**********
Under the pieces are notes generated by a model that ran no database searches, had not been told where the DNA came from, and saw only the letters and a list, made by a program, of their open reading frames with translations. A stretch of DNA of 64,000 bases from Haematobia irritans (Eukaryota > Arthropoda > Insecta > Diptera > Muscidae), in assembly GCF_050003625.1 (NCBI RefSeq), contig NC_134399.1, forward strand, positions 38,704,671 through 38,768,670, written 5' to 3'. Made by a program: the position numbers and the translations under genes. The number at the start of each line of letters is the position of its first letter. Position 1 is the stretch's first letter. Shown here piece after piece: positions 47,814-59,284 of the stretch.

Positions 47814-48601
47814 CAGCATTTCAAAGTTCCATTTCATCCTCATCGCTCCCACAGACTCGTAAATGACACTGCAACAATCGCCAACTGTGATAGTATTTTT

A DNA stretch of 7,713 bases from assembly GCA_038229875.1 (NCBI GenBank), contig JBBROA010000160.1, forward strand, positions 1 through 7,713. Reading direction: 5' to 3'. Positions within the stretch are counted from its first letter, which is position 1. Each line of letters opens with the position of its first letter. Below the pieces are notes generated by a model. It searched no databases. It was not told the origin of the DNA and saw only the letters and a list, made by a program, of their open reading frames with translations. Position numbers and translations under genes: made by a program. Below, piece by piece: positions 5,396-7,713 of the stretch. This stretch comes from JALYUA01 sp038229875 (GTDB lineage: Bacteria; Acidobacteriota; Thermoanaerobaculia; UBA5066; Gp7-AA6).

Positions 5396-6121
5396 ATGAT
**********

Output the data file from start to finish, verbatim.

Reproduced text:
Under the pieces are notes generated by a model that ran no database searches, had not been told where the DNA came from, and saw only the letters and a list, made by a program, of their open reading frames with translations. A stretch of DNA of 64,000 bases from Haematobia irritans (Eukaryota > Arthropoda > Insecta > Diptera > Muscidae), in assembly GCF_050003625.1 (NCBI RefSeq), contig NC_134399.1, forward strand, positions 38,704,671 through 38,768,670, written 5' to 3'. Made by a program: the position numbers and the translations under genes. The number at the start of each line of letters is the position of its first letter. Position 1 is the stretch's first letter. Shown here piece after piece: positions 47,814-59,284 of the stretch.

Positions 47814-48601
47814 CAGCATTTCAAAGTTCCATTTCATCCTCATCGCTCCCACAGACTCGTAAATGACACTGCAACAATCGCCAACTGTGATAGTATTTTT

A DNA stretch of 7,713 bases from assembly GCA_038229875.1 (NCBI GenBank), contig JBBROA010000160.1, forward strand, positions 1 through 7,713. Reading direction: 5' to 3'. Positions within the stretch are counted from its first letter, which is position 1. Each line of letters opens with the position of its first letter. Below the pieces are notes generated by a model. It searched no databases. It was not told the origin of the DNA and saw only the letters and a list, made by a program, of their open reading frames with translations. Position numbers and translations under genes: made by a program. Below, piece by piece: positions 5,396-7,713 of the stretch. This stretch comes from JALYUA01 sp038229875 (GTDB lineage: Bacteria; Acidobacteriota; Thermoanaerobaculia; UBA5066; Gp7-AA6).

Positions 5396-6121
5396 ATGAT